The emphasis on karma, the Buddhist emphasis on karma is on the act of constructing. And so we see in the teachings of the Buddha I'm less interested in understanding why something happens. You know, something happened. And now come this must be my karma in the past, the Swiss people say, That's not very interesting for the practitioner of the Dharma. Rather, what's interesting is, given what's happening no matter what it's whatever is happening, what is the action, reaction with which we're meeting that responding to that the focus is on what we're doing in the present, not the reason why the present is happening. that's valuable at times to look at the reasons in the background. But for the really get to the heart of this, the karma teaching is to learn how to act differently in the present moment, where that where the choice is, to construct things a little differently. And, and so the, what's useful is that, if you're interested in the Dharma, the dharmic stream, if you're interested in freedom, if you're interested in this phenomenal inner goodness, that comes with a Dharma stream, that you want to act accordingly, you want to act and do things that support that possibility of lead in that direction. And so, generosity, ethics, kindness, compassion, equanimity, letting go, these are all actions that are constructing kind of a better self a better disposition, a better kind of stream of momentum in us that is supportive of the dharmic stream. And so to some degree, if we're living in the karmic world, where we're choosing the particular actions that we want to live by, that those we have a sense of are wholesome, beneficial, useful. And we're learning to let go of those which are not useful. It turns out that all the unusable ones, the ones that are creating a negative impact on us. They all come with tension of some kind or other. And that tension has an ongoing momentum, that compulsion has an ongoing momentum in our lives. When we do beneficial karma, it might have tension and might not that might have a compulsion, it might not. And that's a very important distinction, because if doing good things is done with tension, the results are mixed. If we do good things, without compulsion, without tension, the results tend to be better. And the results here we're talking about not necessarily the results out in the world, but the impact it has in us inside the impact in the ongoing momentum disposition. That through which we act and respond to the world. The Dharma stream is mostly something that we allow, we don't to construct it. It's mostly getting out of the way. It's clearing this blockage in the stream. And the karma stream we're learning to turn off the firehose in the Dharma stream, we're removing the obstacle obstacles, that keeps the stream from flowing. And, and the and, and then this because we're not acting with tension, then Dharma stream has to learn to relax deeply. And we're letting go. And if we're not acting out a compulsion or attention of, we're not really going to be creating this negative karma. Instead, we'll create anxiety will allow for the native goodness inside of us. The love the generosity, the carrying this, the kindness, there's all this wonderful good qualities we have, including wisdom, including kind of strong wisdom and strong compassion and strong adherence and dedication to the stretch the truth, a strength that is stable and strong, partly because it's not agitated or fragile at the way that tension can cause.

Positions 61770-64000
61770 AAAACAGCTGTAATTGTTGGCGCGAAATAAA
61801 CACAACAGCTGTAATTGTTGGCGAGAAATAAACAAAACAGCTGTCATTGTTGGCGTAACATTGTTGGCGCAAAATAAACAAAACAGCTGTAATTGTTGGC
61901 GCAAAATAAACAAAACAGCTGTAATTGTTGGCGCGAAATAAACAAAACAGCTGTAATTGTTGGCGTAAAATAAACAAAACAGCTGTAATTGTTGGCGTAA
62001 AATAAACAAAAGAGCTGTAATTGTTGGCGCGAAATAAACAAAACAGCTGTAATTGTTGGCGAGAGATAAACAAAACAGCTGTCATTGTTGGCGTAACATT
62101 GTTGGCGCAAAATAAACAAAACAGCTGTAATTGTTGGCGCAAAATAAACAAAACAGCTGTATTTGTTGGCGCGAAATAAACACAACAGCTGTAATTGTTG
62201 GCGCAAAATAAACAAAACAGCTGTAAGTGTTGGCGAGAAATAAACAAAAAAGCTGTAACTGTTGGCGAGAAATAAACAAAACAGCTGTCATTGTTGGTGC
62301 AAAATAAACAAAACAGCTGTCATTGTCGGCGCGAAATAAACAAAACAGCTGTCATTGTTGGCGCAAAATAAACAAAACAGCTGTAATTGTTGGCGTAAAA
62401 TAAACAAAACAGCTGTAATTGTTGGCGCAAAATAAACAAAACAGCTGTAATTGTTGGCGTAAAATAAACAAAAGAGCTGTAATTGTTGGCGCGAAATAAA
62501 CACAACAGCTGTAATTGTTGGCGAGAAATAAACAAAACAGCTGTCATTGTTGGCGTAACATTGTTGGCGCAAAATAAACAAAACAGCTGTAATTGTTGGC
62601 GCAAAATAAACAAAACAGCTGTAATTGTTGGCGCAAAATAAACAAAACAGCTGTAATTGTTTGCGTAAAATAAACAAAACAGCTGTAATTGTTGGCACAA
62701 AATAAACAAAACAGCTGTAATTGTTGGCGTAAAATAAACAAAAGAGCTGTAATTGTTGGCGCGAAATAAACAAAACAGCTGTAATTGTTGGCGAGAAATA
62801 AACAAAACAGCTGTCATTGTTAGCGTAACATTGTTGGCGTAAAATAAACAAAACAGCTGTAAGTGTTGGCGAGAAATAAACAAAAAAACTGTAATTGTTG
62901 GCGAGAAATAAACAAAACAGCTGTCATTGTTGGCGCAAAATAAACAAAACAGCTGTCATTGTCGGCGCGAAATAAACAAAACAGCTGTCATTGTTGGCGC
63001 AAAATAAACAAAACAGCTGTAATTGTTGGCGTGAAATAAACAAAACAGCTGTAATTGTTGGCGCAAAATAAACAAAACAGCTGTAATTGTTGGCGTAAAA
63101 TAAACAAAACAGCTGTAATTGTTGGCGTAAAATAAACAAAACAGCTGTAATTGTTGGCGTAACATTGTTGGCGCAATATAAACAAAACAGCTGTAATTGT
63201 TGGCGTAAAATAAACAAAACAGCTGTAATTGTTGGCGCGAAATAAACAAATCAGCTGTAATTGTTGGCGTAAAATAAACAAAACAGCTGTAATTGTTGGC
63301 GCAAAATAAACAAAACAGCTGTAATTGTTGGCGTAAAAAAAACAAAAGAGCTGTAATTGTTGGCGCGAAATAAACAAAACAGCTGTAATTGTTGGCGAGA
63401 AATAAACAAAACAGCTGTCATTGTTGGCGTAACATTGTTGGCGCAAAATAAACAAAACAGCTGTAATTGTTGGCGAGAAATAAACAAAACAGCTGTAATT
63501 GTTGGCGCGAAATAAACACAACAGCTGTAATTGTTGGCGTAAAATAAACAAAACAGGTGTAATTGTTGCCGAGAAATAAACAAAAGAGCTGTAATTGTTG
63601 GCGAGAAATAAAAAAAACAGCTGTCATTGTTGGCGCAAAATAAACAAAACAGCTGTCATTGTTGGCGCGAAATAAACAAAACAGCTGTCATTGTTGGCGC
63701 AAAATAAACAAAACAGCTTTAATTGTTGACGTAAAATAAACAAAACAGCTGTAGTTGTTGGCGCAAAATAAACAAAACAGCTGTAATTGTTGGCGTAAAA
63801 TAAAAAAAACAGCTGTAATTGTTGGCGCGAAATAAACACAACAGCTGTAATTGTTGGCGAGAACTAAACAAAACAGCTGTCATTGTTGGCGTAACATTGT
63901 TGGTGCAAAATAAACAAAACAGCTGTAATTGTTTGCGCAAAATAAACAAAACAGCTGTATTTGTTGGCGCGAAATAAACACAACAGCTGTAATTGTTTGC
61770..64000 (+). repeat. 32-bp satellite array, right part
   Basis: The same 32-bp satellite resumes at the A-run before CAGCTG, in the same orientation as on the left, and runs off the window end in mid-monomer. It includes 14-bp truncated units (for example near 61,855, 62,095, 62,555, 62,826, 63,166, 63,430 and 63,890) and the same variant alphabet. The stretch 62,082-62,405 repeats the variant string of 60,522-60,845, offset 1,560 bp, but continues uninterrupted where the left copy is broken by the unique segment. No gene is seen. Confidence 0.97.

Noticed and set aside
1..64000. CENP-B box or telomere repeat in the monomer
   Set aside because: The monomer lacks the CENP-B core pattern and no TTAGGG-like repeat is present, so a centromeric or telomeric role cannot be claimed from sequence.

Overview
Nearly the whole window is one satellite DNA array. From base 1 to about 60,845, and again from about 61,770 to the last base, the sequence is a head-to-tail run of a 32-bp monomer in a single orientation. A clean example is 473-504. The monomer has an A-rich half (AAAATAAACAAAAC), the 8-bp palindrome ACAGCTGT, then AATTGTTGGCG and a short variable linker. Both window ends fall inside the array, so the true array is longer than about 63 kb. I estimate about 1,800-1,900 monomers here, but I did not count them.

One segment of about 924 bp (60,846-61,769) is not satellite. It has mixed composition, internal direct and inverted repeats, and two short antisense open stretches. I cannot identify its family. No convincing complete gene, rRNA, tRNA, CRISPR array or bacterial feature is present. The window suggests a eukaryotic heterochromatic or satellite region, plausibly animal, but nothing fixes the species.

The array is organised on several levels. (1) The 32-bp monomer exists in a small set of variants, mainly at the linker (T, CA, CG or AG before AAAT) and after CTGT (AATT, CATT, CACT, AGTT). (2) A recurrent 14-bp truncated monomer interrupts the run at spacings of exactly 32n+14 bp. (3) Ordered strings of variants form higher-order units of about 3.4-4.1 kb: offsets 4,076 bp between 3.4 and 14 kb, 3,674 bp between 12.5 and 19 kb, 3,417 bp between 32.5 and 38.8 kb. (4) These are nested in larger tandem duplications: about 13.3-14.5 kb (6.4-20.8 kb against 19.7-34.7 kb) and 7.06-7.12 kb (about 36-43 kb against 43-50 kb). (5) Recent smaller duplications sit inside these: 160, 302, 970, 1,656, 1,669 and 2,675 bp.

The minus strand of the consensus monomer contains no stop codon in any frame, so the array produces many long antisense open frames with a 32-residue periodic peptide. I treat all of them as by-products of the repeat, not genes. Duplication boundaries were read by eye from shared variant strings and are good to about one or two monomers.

And so and so, what's interesting is that when we do the cut of dharmic, Li positive activity, actions that are a part of the country struction process conditioning process that, that it aligns itself with this goodness, it's inside. And they're starting to becomes a time when there's a transition from what we're doing to what we're allowing what we have to contribute to what we are. And so this inner goodness, as, as we do good in the world do good for ourselves, it tends to support the awakening, or the freedom or the explosivity, of the Dharma stream inside of us. And the Dharma stream is manifested in many ways. But it's manifested with tremendous confidence and trust, in joy, enjoy tranquility and happiness, and ability to be settled and focused in equanimity, and ultimately in freedom. And so one of the things we learn, but this is a very important distinction between this dharmic stream and the karmic stream, because it helps us to see that we don't have to always be constructing our world, constructing our responses to the world, we're not the work of reacting and acting and doing and thinking. And one of the primary constructive activities people are doing is through their thinking, to a lot of work and thinking. And it's constructing its manufacturing, ideas, fantasies, stories, interpretations of what's there. And it's a tremendous burden, if it's just done incessantly and compulsively. And it's not necessary to do as much as most people think the authority behind our thinking can be questioned. And it's a little bit like someone, you've maybe you live in your I know, someone lives in a home for years. And they've accumulated a lot of things and furniture and stuff, and they live in this home. And it turns out that there's a wall down the middle of the home, and half the home, they didn't know was there. And then someday someone takes down the wall, and they realize, wait a minute, there's a whole second half of the home. So that, to understand this distinction between the karmic stream and the dharmic stream is gonna be a kind of like, aha, oh, there's a whole second half of how to live. You'll still live in the karma stream to some degree. But hopefully you live in it with wisdom and clarity, and you'll understand how it works. And there's this whole other room to live in that gives you breathing room and space and freedom. And that's the other half that's often missing for people who live only in the karmic world, which is most people. And so discover the Dharma world, a Dharma stream is a great gift and a great was just a wonderful thing. So so we will continue over these next days when this theme and hopefully as we continue, you'll get a better sense of this distinction and how to practice and work with it. Thank you very much.